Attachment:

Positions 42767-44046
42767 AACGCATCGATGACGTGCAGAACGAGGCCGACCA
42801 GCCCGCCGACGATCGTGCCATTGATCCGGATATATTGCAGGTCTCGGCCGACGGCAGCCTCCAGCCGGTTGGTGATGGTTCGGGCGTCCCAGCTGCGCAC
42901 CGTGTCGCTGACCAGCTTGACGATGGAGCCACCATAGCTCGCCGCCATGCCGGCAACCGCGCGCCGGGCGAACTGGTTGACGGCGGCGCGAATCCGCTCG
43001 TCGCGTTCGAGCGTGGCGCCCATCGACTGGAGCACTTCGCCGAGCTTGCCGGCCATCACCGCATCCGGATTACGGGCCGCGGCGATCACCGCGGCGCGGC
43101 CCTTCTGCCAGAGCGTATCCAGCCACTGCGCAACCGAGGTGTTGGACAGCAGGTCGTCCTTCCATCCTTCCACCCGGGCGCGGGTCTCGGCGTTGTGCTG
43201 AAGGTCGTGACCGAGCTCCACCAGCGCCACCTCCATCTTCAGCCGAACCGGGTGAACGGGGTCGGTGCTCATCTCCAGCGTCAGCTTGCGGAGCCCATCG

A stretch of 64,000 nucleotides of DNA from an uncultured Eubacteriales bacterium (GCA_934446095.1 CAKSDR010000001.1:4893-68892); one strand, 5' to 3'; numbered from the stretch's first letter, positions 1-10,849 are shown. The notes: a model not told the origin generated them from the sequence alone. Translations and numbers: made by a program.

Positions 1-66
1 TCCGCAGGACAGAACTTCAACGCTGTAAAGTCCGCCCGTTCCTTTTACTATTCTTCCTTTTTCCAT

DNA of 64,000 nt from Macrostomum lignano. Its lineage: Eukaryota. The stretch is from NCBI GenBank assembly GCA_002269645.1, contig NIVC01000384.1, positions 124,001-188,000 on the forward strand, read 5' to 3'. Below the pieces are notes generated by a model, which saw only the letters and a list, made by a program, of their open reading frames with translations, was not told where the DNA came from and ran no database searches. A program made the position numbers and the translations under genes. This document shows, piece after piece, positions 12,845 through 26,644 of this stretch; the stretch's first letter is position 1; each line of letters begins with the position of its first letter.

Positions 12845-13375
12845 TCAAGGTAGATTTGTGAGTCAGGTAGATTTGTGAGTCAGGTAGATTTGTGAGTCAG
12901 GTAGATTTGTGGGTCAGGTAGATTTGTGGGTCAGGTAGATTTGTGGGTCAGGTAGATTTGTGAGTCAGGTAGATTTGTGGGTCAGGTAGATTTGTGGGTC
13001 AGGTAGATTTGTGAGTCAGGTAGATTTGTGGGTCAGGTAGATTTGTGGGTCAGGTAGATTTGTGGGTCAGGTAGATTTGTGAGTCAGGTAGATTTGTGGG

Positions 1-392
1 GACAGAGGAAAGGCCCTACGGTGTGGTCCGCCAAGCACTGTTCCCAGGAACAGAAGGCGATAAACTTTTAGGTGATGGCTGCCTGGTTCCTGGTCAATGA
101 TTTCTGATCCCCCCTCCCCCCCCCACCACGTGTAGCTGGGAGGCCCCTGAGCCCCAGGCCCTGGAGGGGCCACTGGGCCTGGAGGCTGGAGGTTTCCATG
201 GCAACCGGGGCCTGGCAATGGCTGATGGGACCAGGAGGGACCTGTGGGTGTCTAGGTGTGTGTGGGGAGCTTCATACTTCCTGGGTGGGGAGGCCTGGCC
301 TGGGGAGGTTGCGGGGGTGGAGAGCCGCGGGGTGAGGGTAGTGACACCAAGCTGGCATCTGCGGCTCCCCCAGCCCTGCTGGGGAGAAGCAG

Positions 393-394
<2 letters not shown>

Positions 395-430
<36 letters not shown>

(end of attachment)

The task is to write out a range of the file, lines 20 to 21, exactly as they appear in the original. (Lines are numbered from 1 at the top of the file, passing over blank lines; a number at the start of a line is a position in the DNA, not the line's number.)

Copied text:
301 TGGGGAGGTTGCGGGGGTGGAGAGCCGCGGGGTGAGGGTAGTGACACCAAGCTGGCATCTGCGGCTCCCCCAGCCCTGCTGGGGAGAAGCAG

Positions 393-394